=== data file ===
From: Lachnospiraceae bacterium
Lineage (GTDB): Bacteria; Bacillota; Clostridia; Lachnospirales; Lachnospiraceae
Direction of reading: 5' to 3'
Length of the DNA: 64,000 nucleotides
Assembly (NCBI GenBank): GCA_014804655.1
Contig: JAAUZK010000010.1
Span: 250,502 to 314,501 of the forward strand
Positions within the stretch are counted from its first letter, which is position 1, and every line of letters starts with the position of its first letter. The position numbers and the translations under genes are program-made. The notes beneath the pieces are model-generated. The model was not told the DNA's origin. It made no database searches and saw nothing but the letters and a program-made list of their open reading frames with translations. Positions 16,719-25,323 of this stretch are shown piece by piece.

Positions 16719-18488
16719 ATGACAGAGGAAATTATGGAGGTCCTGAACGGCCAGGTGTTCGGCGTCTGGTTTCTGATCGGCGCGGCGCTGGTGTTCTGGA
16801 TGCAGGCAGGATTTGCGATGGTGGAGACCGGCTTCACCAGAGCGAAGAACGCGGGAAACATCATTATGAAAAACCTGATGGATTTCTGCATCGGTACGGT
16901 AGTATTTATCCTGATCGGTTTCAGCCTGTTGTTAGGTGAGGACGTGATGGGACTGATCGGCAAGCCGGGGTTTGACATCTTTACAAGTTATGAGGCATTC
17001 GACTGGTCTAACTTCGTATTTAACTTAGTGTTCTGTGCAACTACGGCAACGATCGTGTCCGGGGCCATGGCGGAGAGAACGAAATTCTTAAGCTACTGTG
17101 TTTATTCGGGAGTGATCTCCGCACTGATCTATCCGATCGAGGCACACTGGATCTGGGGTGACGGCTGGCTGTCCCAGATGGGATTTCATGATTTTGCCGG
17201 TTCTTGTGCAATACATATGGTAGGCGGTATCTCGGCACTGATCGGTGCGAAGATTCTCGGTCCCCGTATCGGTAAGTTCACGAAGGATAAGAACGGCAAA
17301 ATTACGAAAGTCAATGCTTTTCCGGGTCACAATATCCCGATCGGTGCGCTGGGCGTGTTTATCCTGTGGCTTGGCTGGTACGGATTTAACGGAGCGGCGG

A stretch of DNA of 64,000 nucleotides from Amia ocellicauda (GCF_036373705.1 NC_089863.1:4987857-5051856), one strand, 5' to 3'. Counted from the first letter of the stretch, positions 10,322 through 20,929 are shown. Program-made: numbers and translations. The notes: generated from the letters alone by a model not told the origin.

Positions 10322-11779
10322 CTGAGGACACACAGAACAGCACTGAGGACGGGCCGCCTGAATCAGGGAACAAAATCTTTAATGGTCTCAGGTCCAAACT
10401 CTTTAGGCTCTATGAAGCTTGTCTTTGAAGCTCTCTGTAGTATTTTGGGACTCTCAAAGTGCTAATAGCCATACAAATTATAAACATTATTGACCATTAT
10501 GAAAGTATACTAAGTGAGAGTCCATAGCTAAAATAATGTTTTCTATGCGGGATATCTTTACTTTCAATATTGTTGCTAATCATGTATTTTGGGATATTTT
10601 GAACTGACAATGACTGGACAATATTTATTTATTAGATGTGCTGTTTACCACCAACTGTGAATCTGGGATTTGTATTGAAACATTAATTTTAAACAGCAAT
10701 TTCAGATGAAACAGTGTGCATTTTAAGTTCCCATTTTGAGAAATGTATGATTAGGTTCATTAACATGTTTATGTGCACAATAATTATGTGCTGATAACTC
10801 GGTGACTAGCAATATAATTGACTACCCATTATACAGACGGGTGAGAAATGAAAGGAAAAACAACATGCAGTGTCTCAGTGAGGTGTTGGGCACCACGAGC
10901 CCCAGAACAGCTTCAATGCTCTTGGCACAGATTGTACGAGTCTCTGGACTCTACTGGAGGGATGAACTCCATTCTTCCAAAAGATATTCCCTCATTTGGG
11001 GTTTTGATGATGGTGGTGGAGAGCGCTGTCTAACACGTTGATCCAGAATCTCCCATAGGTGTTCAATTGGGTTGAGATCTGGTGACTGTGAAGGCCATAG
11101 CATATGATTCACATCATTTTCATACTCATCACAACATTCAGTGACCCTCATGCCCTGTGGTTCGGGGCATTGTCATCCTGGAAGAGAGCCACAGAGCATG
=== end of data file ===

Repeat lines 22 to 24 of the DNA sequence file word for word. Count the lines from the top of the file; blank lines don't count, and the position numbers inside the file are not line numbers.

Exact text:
10601 GAACTGACAATGACTGGACAATATTTATTTATTAGATGTGCTGTTTACCACCAACTGTGAATCTGGGATTTGTATTGAAACATTAATTTTAAACAGCAAT
10701 TTCAGATGAAACAGTGTGCATTTTAAGTTCCCATTTTGAGAAATGTATGATTAGGTTCATTAACATGTTTATGTGCACAATAATTATGTGCTGATAACTC
10801 GGTGACTAGCAATATAATTGACTACCCATTATACAGACGGGTGAGAAATGAAAGGAAAAACAACATGCAGTGTCTCAGTGAGGTGTTGGGCACCACGAGC